Polyphasic Sleep

Discussion in 'Mind, Sleep, Stress' started by DaveFoster, Jan 15, 2016.

  1. DaveFoster

    DaveFoster Member

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    For those interesting in learning more about polyphasic sleep see here.

    For my purposes, I'm attempting the SPAMAYL schedule, which stands for Sleep Polyphasically as Much as You Like.

    It's a modified version of the Uberman schedule, but with irregular nap times, so you can sleep whenever you need it.

    Adapting is incredibly rough, and I feel the effects of elevated nitric oxide, estrogen, and cortisol, particuarly with nipple sensitivity and random bouts of tiredness.

    Does anyone have any experience with polyphasic sleeping? I'm going to stick to the schedule and see if the hormonal problems nullify as time goes on, but I'll be taking some famotidine to combat the nitric oxide in the mean time.
     
  2. ecstatichamster

    ecstatichamster Member

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    I've done biphasic sleep. Where I sleep, then wake up for a few hours, then go back to sleep. Does that count? To me, it feels very natural. Between the first sleep and the second sleep is a delightful wake up period, Where the mind can really relax.
     
  3. OP
    DaveFoster

    DaveFoster Member

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    It does feel very natural. Most agree that biphasic is preferable to monophasic based on evolutionary biology, and it boosts libido to boot.
     
  4. Brian

    Brian Member

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    It only feels natural to me during the winter when nights are long and I go to bed early. If I fall asleep around 8-9 PM I usually wake up around 2 AM and I am awake for an hour or two and go back to bed for a few more hours.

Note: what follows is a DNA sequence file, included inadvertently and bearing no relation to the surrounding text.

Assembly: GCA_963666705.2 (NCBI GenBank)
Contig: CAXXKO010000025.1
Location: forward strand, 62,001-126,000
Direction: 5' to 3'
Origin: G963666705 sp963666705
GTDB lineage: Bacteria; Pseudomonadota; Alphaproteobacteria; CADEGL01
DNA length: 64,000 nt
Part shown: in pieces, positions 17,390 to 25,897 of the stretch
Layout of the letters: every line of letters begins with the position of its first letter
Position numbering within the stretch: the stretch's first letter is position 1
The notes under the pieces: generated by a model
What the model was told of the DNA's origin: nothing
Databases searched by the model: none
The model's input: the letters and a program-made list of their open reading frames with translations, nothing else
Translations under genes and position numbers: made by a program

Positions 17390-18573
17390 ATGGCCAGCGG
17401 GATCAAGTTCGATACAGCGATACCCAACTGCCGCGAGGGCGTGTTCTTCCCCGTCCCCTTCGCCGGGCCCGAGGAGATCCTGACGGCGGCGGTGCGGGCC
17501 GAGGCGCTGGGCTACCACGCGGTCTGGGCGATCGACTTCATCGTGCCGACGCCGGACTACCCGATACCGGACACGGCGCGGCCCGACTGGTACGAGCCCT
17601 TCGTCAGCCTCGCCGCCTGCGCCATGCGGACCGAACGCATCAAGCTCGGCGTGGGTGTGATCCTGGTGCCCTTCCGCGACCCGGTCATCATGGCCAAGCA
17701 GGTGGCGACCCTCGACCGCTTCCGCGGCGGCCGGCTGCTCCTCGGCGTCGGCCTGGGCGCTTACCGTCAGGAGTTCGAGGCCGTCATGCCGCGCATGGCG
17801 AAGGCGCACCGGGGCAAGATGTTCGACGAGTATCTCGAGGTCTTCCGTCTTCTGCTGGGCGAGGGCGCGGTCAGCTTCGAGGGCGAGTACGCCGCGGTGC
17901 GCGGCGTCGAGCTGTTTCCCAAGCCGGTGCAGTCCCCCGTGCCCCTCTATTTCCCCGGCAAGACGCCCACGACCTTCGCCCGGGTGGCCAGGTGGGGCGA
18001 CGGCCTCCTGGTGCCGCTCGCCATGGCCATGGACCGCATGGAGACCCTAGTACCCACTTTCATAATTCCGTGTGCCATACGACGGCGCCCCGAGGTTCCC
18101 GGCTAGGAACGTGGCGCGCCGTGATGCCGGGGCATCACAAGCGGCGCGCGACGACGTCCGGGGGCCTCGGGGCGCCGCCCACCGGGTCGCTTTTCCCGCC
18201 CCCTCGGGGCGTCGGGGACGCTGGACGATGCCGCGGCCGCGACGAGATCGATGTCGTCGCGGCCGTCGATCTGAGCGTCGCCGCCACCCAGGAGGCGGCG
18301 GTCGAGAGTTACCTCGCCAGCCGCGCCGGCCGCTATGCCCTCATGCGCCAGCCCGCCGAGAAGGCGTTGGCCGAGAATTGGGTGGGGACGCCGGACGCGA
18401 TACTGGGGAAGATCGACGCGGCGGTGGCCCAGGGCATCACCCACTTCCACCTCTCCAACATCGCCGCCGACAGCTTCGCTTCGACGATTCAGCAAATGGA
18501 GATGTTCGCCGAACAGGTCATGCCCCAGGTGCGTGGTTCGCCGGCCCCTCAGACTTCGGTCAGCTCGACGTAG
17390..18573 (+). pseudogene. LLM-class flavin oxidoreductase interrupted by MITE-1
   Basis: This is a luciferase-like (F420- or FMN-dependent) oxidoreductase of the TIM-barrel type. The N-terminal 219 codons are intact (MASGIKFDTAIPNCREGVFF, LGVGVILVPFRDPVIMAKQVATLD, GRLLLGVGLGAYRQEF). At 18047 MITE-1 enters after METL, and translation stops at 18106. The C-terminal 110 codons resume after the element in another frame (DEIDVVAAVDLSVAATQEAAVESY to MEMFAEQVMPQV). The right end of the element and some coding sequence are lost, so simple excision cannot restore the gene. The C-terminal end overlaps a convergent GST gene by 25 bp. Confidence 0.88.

My guess is that a polyphasic sleep schedule is simply a byproduct of seasonal longer nights in higher latitudes, since humans only typically need 8 hours of sleep even if it is dark for 14 hours a day. Before modern lighting the abrupt decline in ambient lumens after a sunset signaled melatonin release. But with modern environments there usually is no sudden drop in lumens if the person has been in doors in the afternoon and evening.

    I don't think there is any advantage to a divided sleep pattern. My best hormonal production and profile have always been with an early to bed early to rise schedule with lots of morning and daytime sun.
     
  5. sladerunner69

    sladerunner69 Member

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    What would your guys' recommendations be for a solid biphasic schedule? What about one in which I sleep for 4 hours and take multiple naps during the day? How should that look? How long do the naps need to be to get adequate REM cycles? Would I be able to continue sleeping this way indefinitely?
     
  6. James_001

    James_001 Member

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    I am going to try 4 hours core, 2 hours awake, followed by 4 hours core. No naps during the day. First day on this I notice the testosterone boost for sure, really horny and productive.
     
  7. CoolTweetPete

    CoolTweetPete Member

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    These usually don't go hand in hand for me. :sweatsmile:

    I'm interested in this. I tried polyphaisic a few years ago, but my work schedule made it difficult. I can say that if I wake up in the middle of the night, I seem better served getting up and eating something small, than going back to bed immediately. This a trick Tim Ferriss included in his book 4-Hour Body (which also recommends a diet revolving around beans :worried:). He measured a much higher average amount of REM when he woke up for 5 minutes in the middle of the night and went back to sleep.

    Haidut also mentioned that some traditional societies understood that sleep wasn't to be tackled in one shot, and would do something similar to what you mention, James. I will try it this weekend.
     
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    DaveFoster

    DaveFoster Member

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    Any updates on this; anybody have good results?
     
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